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Old 11-01-07, 05:59 PM   #1
Zan
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Paint?

Sorry, I didn't know where to post this, so I posted here.

What is the difference between a powdercoat and aniodized paint job on a bike? I'm looking at the Santa Cruz Chameleon, and the site offers two types of paint jobs. One is significantly more expensive than the other... which makes me wonder what the difference is?

Thanks!
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Old 11-01-07, 06:14 PM   #2
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It's a different process. Powder is electrostatically applied dry and baked, and is usually a more durable finish. It is also thicker, which may make it not the best finish for appearance.
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Old 11-01-07, 06:28 PM   #3
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Well...Heres the deal.
Powder coat is thicker and very durable. But, if you chip the paint (chips easier than scratches)and the frame get any rust or corrosion on the bare metal that is chipped it will spread under the rest of the paint like "cancer". You have to treat the chipped area before this happens. (touch up paint like model car paint works great) And, if the frame is not 100% clean before applying powder paint this can still have a "cancer" problem. Sandblasting a frame (Carefully) before applying powder or wet paint is best. Wet paint "Etching" primer is best before wet painting a frame. Etching primer will penetrate the substrate (base metal) and give a good surface for the wet paint to adhere to then clear coat it for a shine and protection.

Anodizing is a treatment done on aluminum frames. It is stripped in an acid bath, rinsed and put in a anodize tank (clear or colors) and sealed. All a chemical process. Kind of like chrome plating but chrome plating is usually done on steel. Does this help?
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Old 11-01-07, 06:39 PM   #4
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Why would you want an anodized paint job over powder coat on an aluminum frame? Just for the anti-chip characteristics?
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Old 11-01-07, 08:24 PM   #5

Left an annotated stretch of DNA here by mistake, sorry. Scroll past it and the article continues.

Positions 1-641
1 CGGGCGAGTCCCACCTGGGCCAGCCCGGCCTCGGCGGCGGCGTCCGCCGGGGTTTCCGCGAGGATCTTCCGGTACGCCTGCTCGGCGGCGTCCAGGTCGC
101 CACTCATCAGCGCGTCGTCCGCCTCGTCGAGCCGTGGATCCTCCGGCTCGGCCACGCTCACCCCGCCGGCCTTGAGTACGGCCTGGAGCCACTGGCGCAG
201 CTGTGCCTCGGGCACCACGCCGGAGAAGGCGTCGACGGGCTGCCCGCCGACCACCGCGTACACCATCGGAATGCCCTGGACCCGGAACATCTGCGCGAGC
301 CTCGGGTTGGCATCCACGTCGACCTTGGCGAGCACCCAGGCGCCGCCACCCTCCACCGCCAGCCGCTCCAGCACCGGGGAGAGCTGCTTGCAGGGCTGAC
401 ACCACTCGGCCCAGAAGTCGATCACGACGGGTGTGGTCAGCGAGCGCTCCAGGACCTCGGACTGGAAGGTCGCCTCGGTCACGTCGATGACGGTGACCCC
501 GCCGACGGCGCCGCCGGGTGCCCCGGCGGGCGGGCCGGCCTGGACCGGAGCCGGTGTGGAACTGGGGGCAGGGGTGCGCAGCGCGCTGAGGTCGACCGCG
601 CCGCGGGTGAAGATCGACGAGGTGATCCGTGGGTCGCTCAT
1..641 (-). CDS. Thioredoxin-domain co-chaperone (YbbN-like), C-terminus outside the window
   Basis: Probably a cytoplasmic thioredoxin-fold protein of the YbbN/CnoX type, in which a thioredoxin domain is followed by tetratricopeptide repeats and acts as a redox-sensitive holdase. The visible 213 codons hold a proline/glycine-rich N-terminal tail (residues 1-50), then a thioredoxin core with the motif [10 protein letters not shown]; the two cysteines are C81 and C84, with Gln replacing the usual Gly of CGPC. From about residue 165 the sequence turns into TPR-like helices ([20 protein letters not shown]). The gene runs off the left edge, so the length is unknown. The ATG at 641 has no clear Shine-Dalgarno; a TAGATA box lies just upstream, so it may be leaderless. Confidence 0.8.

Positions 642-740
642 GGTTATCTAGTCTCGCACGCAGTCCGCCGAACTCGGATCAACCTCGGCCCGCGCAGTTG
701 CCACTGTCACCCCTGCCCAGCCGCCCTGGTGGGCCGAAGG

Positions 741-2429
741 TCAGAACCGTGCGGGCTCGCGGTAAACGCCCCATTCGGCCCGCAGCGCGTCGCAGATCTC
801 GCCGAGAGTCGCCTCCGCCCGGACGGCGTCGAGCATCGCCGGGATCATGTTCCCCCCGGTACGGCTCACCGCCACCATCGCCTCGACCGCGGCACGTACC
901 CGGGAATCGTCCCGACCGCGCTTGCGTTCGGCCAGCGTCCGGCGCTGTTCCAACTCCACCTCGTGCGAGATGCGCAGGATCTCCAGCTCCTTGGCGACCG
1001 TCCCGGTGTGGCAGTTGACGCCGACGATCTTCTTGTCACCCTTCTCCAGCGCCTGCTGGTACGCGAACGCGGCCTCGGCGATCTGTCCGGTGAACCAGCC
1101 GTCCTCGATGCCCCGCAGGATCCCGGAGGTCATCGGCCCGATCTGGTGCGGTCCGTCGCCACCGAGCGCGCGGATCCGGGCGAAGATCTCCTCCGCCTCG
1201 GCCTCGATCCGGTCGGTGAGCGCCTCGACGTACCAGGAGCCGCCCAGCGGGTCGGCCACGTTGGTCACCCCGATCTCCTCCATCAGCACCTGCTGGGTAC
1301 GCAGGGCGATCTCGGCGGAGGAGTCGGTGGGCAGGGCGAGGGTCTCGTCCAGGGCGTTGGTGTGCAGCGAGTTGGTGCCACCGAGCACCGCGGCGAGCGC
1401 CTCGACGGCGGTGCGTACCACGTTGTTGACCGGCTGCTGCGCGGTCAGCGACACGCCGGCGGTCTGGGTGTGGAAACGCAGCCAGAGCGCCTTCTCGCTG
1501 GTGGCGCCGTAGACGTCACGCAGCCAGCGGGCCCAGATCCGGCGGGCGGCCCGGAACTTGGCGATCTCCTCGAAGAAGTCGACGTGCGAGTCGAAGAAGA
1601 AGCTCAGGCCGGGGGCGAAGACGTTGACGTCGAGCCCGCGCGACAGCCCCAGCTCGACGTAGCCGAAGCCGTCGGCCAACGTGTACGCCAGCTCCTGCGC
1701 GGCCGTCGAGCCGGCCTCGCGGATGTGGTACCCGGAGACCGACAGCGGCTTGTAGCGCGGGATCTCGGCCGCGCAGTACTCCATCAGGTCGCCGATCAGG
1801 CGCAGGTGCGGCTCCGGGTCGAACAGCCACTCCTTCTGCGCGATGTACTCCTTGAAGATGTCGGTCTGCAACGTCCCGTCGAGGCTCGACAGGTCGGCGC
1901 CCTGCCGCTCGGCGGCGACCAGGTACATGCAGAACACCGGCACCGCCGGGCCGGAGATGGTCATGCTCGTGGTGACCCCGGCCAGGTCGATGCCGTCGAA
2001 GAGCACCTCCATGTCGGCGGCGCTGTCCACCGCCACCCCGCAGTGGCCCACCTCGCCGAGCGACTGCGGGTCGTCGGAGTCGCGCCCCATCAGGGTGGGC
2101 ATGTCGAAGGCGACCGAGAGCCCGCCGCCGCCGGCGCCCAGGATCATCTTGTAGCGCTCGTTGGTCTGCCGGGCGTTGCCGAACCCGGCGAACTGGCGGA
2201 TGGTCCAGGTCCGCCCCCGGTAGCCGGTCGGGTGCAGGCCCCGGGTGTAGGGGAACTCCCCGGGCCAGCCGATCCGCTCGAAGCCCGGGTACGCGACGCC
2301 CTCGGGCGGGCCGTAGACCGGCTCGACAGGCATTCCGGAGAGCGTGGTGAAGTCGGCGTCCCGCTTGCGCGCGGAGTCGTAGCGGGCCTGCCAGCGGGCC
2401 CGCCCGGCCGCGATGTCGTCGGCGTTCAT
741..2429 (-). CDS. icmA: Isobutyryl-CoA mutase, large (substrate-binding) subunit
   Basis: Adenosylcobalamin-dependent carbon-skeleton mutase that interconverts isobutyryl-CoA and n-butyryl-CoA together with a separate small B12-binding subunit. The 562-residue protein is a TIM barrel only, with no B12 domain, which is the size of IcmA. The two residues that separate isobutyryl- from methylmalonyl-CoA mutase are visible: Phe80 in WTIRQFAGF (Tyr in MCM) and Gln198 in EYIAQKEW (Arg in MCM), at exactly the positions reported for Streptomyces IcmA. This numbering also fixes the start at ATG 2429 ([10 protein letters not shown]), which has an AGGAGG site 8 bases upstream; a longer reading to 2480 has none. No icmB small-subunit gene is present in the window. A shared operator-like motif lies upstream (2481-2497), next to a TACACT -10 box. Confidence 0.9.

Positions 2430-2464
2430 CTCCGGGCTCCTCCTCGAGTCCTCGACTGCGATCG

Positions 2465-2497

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Quote:
Originally Posted by Zan View Post
Why would you want an anodized paint job over powder coat on an aluminum frame? Just for the anti-chip characteristics?
It would help if you could look at the bikes. The old anodized Vitus bike frames were beautiful.
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Old 11-07-07, 05:13 PM   #6
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Quote:
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One is significantly more expensive than the other... which makes me wonder what the difference is?
Time & materials = $$$

On a more technical note, anodizing is prone to fading, especially RED!
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Old 11-07-07, 10:34 PM   #7
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Also blue fades. One of the best colors to anodize is Purple. It is also more consistant in color.
To answer Zan's question...First of all you can not anodize over paint. This is done on aluminum and must be done on a clean paint free frame. Anodizing is a chemical process done and the color of anodize is like a dye you put it in. Kind of like dyeing clothing. You chemically treat the frame, dye it the color you want and seal it in other chemicals. All done in big tanks with acids and other chemicals. Powder coating is done by taking a bare frame (no paint no nothing) and putting an electrical charge on the frame.As the color or "powder" passes through the tip of the spray gun it too has a charge opposite the frame. Like + & -. Positive and negative. The paint is attracted to the frame because of this charge. It is still powder at this point. The frame is then put in an oven and baked at about 350 deg F for a short time. The powder melts and bonds the the metal frame. Thus...Powder coating. You can not do this to a frame that has "wet" paint or automotive style paint on it already without removing it all first. Also, lots of decals dont like the heat at 350+ so you have to apply decals after the frame cools or have special decals made for powder coating.
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Old 11-07-07, 11:32 PM   #8
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Take a look at the Spectrum Powder Works website for their FAQ section. Please note that this company is completely unrelated to Tom Kellogg & Jeff Duser of Spectrum Cycles.
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Old 11-08-07, 12:50 AM   #9
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I'd also just add that where you have an anodized frame that is glossy, it usually has a clear top coat of powder coat or clear enamel. Flat anodized frame usually dont have this top coat.
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